Health and healing in the United States is in a moment of deep and broad transformation. Underpinning this transformation is a shift in focus from practitioner- and system-centric perspectives to patient and family expectations and their accompanying localized narratives. Situated within this transformation are patients and families of all kinds. This shift's interpretation lies in the converging and diverging trails of biomedicine, a patient-centric perspective of consensus between practitioner and patient, and postmodern philosophy, a break from prevailing norms and systems. Lending context is the dynamic interplay between increasing ethnic/cultural diversity, acculturation/biculturalism, and medical pluralism. Diverse populations continue to navigate multiple health and healing paradigms, engage in the process of their integration, and use health and healing practices that run corollary to them. The way this experience is viewed, whether biomedically or philosophically, has implications for the future of healthcare. Over this fluid interpenetration, with its vivid nuance, loom widespread health disparities. The adverse effects of static, fragmented healthcare systems unable to identify and answer diverse populations' emergent needs are acutely felt by these individuals. Eradication of health disparities is born from insight into how these populations experience health and healing. The resulting strategy must be one that simultaneously addresses the complex intricacies of patient-centered care, permits emergence of more localized narratives, and eschews systems that are no longer effective. It is the movement of caregivers across multiple health and healing sources, managing care for loved ones, that provides this insight and in which this project is keenly interested. Uncovering the emergent patterns of caregivers' management of these sources reveals a rich and nuanced spectrum of realities. These realities are replete with opportunities to re-frame health and healing in ways that better reflect what these diverse populations of caregivers and care recipients need. Engaging female Mexican American caregivers, a population whose experience is well-suited to aid in this re-frame, this project begins to provide that insight. Informed by a parent framework of Complexity Science, and balanced between biomedical and postmodern perspectives, this constructivist grounded theory secondary analysis charts these caregivers' processes and offers provocative findings and recommendations for understanding their experiences.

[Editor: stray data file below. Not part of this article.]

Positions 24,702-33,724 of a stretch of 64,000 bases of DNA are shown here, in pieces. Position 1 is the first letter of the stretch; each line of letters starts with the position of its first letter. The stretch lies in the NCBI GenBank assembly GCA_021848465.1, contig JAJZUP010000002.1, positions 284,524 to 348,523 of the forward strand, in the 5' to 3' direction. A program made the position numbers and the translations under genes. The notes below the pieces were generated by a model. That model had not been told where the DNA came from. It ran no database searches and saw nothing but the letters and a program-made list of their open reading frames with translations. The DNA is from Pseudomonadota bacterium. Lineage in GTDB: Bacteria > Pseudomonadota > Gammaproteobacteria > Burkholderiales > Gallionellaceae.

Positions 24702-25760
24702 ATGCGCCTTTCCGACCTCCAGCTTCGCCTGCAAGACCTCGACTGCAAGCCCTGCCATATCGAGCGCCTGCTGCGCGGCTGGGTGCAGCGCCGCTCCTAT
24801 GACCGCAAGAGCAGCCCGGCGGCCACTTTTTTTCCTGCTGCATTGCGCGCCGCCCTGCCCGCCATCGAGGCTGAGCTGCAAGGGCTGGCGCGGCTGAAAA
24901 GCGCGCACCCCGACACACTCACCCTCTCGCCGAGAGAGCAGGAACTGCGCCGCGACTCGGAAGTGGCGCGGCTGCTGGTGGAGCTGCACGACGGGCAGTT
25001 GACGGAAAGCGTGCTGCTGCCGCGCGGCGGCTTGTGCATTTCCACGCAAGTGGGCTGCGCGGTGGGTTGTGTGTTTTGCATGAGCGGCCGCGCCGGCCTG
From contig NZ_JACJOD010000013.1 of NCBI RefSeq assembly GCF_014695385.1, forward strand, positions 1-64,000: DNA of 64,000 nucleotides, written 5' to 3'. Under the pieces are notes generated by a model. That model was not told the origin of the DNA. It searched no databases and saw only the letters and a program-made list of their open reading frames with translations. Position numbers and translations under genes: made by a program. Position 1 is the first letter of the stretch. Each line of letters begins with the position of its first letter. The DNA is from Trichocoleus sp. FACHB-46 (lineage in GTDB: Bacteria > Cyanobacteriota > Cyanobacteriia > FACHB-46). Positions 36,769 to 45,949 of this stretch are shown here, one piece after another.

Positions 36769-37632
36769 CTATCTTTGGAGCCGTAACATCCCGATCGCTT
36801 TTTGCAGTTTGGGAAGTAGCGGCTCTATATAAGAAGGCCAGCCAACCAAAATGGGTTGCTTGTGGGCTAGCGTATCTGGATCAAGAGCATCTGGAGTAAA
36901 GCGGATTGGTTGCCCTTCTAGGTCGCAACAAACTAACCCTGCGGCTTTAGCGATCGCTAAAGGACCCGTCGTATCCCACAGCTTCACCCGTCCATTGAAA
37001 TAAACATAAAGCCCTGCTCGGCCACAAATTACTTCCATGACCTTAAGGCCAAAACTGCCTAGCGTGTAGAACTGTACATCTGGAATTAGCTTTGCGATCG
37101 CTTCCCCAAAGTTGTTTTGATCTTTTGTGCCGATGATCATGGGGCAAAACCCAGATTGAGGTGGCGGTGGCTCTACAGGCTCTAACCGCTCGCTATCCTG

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Agent

Created

Date Created
  • 2013

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Laboratory-derived, Coded Communicative Behaviors among Individuals with Cancer and their Caregiving Partners

Description

Effective communication plays a major role in the psychological adjustment and quality of the relationship of couples coping with cancer, yet only a few communicative behaviors have been examined in